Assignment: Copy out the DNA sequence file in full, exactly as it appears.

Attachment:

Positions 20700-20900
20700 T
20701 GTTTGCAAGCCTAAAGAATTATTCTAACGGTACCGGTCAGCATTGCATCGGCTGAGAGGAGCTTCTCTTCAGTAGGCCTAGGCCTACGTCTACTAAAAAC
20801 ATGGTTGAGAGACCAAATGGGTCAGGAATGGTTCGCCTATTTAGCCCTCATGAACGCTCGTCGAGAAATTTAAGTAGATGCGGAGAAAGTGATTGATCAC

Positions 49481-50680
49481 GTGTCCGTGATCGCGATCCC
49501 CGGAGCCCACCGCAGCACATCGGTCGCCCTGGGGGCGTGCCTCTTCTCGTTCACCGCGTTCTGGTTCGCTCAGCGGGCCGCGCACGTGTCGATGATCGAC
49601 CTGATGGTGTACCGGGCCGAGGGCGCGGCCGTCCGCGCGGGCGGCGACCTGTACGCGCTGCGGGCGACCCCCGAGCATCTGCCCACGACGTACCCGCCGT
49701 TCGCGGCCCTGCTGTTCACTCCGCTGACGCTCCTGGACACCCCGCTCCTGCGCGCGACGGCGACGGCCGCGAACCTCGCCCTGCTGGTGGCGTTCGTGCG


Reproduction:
Positions 20700-20900
20700 T
20701 GTTTGCAAGCCTAAAGAATTATTCTAACGGTACCGGTCAGCATTGCATCGGCTGAGAGGAGCTTCTCTTCAGTAGGCCTAGGCCTACGTCTACTAAAAAC
20801 ATGGTTGAGAGACCAAATGGGTCAGGAATGGTTCGCCTATTTAGCCCTCATGAACGCTCGTCGAGAAATTTAAGTAGATGCGGAGAAAGTGATTGATCAC

Positions 49481-50680
49481 GTGTCCGTGATCGCGATCCC
49501 CGGAGCCCACCGCAGCACATCGGTCGCCCTGGGGGCGTGCCTCTTCTCGTTCACCGCGTTCTGGTTCGCTCAGCGGGCCGCGCACGTGTCGATGATCGAC
49601 CTGATGGTGTACCGGGCCGAGGGCGCGGCCGTCCGCGCGGGCGGCGACCTGTACGCGCTGCGGGCGACCCCCGAGCATCTGCCCACGACGTACCCGCCGT
49701 TCGCGGCCCTGCTGTTCACTCCGCTGACGCTCCTGGACACCCCGCTCCTGCGCGCGACGGCGACGGCCGCGAACCTCGCCCTGCTGGTGGCGTTCGTGCG